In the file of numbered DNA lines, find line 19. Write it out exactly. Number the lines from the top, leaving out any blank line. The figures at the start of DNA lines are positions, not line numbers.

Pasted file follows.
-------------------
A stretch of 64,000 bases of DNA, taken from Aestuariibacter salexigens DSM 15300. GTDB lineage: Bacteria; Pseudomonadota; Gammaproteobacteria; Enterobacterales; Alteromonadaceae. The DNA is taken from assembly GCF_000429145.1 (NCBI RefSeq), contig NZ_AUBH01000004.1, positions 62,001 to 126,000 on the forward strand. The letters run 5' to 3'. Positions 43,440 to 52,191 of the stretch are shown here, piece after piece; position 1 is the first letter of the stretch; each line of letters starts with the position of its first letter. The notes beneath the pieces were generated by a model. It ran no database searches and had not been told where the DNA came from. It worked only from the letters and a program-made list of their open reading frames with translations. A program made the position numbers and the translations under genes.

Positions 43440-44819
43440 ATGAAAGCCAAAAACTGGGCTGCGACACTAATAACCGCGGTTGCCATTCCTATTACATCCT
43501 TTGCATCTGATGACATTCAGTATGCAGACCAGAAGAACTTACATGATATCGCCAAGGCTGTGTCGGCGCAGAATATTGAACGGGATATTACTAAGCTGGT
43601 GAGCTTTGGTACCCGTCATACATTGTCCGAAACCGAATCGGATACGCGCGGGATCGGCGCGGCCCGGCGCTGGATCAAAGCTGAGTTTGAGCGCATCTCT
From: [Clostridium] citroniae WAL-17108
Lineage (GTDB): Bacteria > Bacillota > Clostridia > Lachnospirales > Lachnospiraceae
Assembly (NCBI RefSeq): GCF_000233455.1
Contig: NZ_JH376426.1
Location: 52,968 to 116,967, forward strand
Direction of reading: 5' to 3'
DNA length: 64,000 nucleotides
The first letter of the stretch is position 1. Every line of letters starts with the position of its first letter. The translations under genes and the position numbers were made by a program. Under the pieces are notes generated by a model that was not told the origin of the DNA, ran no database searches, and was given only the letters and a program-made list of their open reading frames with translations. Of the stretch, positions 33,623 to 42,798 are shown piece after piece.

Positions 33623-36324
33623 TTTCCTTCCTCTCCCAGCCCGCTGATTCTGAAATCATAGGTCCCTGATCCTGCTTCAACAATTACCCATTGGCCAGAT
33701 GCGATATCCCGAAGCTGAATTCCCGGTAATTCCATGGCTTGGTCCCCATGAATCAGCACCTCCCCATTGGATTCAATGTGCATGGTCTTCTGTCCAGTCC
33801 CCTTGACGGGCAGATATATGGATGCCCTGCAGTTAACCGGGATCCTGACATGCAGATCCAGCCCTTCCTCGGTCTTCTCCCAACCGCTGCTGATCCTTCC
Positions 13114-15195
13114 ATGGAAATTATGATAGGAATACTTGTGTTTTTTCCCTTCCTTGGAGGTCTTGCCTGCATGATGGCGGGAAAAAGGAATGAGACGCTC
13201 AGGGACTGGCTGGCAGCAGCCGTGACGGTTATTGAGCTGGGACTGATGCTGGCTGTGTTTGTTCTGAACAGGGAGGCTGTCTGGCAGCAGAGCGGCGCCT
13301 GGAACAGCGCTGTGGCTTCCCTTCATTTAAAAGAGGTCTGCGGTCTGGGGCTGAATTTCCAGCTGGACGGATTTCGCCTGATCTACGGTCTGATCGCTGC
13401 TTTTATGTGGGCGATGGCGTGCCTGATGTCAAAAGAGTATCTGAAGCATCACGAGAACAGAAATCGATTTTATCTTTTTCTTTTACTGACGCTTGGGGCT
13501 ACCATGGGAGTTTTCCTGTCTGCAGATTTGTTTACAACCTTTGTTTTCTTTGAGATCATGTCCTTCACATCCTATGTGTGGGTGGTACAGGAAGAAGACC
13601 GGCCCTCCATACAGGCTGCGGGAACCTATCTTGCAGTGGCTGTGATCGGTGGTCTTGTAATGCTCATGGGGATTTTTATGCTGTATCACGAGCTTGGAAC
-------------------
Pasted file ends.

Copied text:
13114 ATGGAAATTATGATAGGAATACTTGTGTTTTTTCCCTTCCTTGGAGGTCTTGCCTGCATGATGGCGGGAAAAAGGAATGAGACGCTC